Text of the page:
Working with PDP, I have become a respected data protection trainer, and continue to deliver a variety of data protection training courses around the UK, although in the last couple of years we have also moved online. I am also on the examination board for the PDP Practitioner Certificate in Data Protection. I regularly write articles for external publications, including PDP data protection journal (www.pdpjournals.com) and PC Pro (www.pcpro.co.uk). I have also written a chapter on data protection impact assessments in 'Data Protection – A Practical Guide to UK Law' (see my post on the latest version here).
My second few months of maternity leave gave me the opportunity to take a rest from the GDPR (although obviously no physical rest…at all), and look at where my business was. OBEP was doing well and I was enjoying the big data protection projects. However, I also wanted to bring myself back to my other areas of focus, including drafting technology contracts and helping small (as well as big) businesses. So, in the last couple of years, I have continued with my data protection services, and worked to bring back focus to my other specialisms too. I am pleased to say that, even within the challenges of Covid-19, I am back in a place with a mixture of work and clients, and enjoying my relationships with my brilliant clients.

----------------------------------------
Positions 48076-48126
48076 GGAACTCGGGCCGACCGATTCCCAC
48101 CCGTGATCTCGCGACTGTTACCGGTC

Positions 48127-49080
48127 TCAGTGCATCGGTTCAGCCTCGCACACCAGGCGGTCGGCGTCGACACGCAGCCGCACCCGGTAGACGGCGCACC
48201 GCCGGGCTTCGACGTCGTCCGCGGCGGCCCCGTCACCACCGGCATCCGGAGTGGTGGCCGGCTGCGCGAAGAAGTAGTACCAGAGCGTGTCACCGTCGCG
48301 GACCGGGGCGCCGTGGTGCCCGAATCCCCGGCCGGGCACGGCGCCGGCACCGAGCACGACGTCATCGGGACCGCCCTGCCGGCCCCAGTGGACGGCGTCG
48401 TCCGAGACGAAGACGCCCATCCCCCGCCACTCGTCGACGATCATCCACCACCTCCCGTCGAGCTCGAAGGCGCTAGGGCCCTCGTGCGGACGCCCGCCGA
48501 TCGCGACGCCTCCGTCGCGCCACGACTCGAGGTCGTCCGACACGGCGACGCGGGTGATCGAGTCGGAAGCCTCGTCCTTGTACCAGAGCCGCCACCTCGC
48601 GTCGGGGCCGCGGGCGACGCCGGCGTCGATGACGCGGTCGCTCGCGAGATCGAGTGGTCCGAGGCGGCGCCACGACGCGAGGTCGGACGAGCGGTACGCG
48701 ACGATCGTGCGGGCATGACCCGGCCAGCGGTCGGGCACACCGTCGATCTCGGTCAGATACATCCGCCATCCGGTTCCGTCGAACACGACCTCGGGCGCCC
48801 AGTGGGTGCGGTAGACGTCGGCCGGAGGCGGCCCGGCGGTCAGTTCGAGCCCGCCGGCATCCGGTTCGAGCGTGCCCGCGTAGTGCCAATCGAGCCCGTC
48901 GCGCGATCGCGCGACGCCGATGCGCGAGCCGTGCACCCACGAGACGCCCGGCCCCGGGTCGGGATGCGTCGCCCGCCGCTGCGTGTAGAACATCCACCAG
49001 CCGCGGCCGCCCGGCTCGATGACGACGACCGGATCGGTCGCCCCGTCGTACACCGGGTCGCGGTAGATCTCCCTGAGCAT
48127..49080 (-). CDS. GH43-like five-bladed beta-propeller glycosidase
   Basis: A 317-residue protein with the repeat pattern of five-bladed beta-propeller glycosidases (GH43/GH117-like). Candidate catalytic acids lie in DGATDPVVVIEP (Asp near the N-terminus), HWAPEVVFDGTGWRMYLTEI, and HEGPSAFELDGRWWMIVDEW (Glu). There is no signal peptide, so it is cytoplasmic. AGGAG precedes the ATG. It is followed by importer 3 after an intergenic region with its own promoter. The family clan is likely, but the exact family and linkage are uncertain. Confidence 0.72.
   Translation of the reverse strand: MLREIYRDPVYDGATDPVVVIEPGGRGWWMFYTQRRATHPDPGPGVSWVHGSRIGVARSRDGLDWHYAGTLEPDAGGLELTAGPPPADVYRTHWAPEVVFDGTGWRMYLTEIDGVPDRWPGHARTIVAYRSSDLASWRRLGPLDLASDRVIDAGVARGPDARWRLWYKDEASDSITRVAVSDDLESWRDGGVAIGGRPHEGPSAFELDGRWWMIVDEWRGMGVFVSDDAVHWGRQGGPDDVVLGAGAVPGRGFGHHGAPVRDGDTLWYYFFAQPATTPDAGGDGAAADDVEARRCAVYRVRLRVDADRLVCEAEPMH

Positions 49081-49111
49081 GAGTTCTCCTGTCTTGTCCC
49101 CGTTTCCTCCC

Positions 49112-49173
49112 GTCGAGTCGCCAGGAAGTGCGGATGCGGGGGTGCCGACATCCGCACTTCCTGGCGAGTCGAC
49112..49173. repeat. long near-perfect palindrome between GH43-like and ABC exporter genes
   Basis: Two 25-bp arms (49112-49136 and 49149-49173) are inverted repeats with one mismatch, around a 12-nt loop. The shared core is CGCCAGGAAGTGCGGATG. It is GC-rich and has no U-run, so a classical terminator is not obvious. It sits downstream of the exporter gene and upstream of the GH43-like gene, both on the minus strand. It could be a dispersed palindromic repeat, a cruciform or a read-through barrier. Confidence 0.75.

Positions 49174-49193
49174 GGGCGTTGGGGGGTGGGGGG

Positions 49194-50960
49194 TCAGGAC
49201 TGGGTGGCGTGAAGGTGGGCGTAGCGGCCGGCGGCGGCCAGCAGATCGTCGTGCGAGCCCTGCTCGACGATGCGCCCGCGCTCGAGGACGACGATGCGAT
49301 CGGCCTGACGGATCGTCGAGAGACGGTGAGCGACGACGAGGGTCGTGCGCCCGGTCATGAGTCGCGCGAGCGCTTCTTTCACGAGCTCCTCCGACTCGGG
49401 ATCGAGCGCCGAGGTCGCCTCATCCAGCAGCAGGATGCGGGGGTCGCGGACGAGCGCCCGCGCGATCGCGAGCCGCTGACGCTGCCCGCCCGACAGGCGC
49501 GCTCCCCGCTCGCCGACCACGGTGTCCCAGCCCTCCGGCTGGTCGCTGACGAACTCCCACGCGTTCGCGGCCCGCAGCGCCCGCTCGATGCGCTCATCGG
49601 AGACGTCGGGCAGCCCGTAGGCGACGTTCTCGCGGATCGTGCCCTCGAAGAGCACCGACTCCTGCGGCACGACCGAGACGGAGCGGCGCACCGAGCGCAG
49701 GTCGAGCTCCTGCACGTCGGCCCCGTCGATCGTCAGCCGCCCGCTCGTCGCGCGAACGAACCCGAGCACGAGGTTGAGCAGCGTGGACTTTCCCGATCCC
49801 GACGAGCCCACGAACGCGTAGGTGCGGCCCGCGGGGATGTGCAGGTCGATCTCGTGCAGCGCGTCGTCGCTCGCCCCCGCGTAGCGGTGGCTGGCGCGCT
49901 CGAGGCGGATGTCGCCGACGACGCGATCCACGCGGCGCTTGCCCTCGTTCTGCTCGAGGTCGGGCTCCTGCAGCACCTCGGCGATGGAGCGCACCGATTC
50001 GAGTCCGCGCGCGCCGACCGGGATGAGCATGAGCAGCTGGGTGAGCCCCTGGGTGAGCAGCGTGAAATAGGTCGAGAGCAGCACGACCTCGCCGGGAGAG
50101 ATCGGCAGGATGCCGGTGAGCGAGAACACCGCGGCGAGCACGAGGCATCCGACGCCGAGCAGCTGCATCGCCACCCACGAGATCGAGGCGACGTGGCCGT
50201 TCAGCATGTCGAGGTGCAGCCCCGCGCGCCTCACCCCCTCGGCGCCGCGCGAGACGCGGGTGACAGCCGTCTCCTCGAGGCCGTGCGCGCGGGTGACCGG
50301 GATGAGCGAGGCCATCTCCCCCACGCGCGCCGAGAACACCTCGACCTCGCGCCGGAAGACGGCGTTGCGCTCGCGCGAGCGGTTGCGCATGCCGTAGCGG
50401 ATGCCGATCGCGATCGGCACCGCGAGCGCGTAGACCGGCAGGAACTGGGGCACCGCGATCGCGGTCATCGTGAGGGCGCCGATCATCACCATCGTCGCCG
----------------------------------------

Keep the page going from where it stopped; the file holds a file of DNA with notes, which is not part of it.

I am proud of what I have achieved so far, and thank you to my clients, referrers, and everyone who has boosted me on…and of course my IT support husband, whose help I need to publish this blog post.
Here's to the next 10 years!
Olivia Whitcroft, principal of OBEP, 23 May 2022
This article provides general information on the subject matter and is not intended to be relied upon as legal advice. If you would like to discuss this topic, please contact Olivia Whitcroft using the contact details set out here: Contact Details